Marc Quinn: Love Bomb 2006
Love Bomb is a 12-metre-high orchid. The sculpture stands out as a moment of excess and unnaturalness amidst the decidedly un-tropical surroundings of the Pentland Hills.
Love Bomb is the largest work from Marc Quinn’s Garden (2000) sculpture series. Garden
presented a vivarium-like preservation of exotic plants in a walk-through installation that used artificial means to convey the impression of life. As part of the series, Quinn made a number of enlarged flower sculptures that meditated on the human obsession with beauty and the impossibility of maintaining it.
Quinn used modern technologies to produce a modified flower that’s at once monstrous and seductively beautiful; demonstrating the ways in which human desires are now shaping the natural world.
“Love Bomb considers the real and the virtual worlds we live in… We live in a world where real news and fake news can often be indistinguishable. To me Love Bomb looks at one of the great questions of the twenty-first century: what is truly real in our lives?” Marc Quinn
Marc Quinn’s wide-ranging oeuvre displays a preoccupation with the mutability of the body and the dualisms that define human life: spiritual and physical, surface and depth, cerebral and sexual. Using an uncompromising array of materials, from ice and blood to glass, marble or lead, Quinn develops these paradoxes into experimental, conceptual works that are mostly figurative in form.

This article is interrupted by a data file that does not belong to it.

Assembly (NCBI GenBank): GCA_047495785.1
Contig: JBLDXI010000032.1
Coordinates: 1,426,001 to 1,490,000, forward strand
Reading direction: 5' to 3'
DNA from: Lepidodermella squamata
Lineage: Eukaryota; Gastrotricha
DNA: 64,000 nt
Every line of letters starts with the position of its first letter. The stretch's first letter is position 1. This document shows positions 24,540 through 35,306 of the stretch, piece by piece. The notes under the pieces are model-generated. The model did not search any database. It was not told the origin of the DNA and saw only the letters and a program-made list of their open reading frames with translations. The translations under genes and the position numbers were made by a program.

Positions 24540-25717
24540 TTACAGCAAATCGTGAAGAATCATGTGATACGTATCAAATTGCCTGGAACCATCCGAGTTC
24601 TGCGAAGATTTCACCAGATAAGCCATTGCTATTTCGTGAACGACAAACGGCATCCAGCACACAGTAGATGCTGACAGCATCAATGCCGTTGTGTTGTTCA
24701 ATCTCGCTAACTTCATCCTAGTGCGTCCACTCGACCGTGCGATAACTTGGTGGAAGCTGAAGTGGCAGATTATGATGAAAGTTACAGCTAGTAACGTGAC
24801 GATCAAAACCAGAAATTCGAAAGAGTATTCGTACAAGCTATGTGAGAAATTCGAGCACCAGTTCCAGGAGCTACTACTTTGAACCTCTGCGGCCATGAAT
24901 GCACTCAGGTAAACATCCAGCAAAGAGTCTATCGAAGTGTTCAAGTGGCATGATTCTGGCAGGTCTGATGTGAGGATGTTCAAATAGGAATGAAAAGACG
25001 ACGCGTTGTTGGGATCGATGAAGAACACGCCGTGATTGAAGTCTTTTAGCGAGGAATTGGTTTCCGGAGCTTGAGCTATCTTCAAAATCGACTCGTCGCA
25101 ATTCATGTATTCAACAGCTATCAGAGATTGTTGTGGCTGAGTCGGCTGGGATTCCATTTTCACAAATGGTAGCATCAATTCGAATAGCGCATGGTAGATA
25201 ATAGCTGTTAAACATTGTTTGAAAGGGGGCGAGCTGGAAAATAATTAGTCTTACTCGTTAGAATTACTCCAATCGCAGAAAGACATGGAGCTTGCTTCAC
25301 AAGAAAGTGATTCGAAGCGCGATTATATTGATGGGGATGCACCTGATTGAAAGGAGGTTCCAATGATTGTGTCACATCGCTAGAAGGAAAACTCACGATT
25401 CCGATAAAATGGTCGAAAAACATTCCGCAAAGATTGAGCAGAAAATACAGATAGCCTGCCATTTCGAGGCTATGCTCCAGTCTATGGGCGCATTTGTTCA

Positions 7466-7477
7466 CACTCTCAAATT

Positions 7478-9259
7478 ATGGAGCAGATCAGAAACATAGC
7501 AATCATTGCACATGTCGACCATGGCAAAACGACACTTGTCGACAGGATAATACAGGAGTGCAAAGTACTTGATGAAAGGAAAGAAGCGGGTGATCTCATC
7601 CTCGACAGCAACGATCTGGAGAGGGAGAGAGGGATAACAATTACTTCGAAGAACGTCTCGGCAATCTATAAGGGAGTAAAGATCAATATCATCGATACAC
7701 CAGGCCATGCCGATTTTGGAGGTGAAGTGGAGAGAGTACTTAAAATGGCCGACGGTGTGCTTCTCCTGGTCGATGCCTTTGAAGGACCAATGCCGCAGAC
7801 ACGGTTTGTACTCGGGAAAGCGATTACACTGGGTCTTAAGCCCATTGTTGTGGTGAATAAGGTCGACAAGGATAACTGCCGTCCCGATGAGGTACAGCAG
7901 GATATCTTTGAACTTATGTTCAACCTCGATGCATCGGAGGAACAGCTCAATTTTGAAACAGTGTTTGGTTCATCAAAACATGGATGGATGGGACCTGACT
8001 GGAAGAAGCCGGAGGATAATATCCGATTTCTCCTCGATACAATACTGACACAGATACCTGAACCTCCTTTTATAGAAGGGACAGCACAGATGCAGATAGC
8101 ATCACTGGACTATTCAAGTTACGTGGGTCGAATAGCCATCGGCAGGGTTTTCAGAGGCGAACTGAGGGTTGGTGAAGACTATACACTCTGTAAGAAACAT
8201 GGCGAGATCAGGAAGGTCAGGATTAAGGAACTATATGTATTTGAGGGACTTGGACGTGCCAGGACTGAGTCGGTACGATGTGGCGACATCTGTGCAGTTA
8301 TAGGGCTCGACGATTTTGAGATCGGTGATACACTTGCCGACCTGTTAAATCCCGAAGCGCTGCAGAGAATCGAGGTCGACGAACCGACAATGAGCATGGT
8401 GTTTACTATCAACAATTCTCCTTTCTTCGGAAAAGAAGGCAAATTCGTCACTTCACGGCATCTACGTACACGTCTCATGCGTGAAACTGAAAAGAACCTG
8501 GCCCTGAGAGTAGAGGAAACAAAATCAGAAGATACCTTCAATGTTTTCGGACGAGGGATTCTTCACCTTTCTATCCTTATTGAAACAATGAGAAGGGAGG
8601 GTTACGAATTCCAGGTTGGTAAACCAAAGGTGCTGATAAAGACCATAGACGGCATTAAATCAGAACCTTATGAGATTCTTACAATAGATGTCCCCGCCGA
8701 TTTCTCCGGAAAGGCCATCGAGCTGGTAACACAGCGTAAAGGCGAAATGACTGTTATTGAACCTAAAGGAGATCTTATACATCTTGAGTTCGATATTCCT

Quinn’s sculpture, paintings and drawings often deal with the distanced relationship we have with our bodies, highlighting how the conflict between the ‘natural’ and ‘cultural’ has a grip on the contemporary psyche. In 1999, Quinn began a series of marble sculptures of amputees as a way of re-reading the aspirations of Greek and Roman statuary and their depictions of an idealised whole. One such work depicted Alison Lapper – a woman born without arms – when she was heavily pregnant. Quinn subsequently enlarged this work to make it a major piece of public art for the fourth plinth of Trafalgar Square. Other key themes in his work include genetic modification and hybridism. Quinn has also explored the potential artistic uses of DNA, making a portrait of a sitter by extracting strands of DNA and placing it in a test-tube. ‘DNA Garden’ (2001), contains the DNA of over 75 plant species as well as 2 humans: a re-enactment of the Garden of Eden on a cellular level. Quinn’s diverse and poetic work meditates on our attempts to understand or overcome the transience of human life through scientific knowledge and artistic expression.
Marc Quinn has exhibited in many important group and solo exhibitions internationally including Sonsbeek ’93, Arnhem (1993), Give and Take, Victoria and Albert Museum, London (2001), Statements 7, 50th Venice Biennale (2003) and Gwangju Biennale (2004). Solo exhibitions include Tate Gallery, London (1995), Kunstverein Hannover (1999), Fondazione Prada, Milan (2000), Tate Liverpool (2002), Irish Museum of Modern Art, Dublin (2004), Groninger Museum, Groningen (2006) and MACRO, Rome (2006).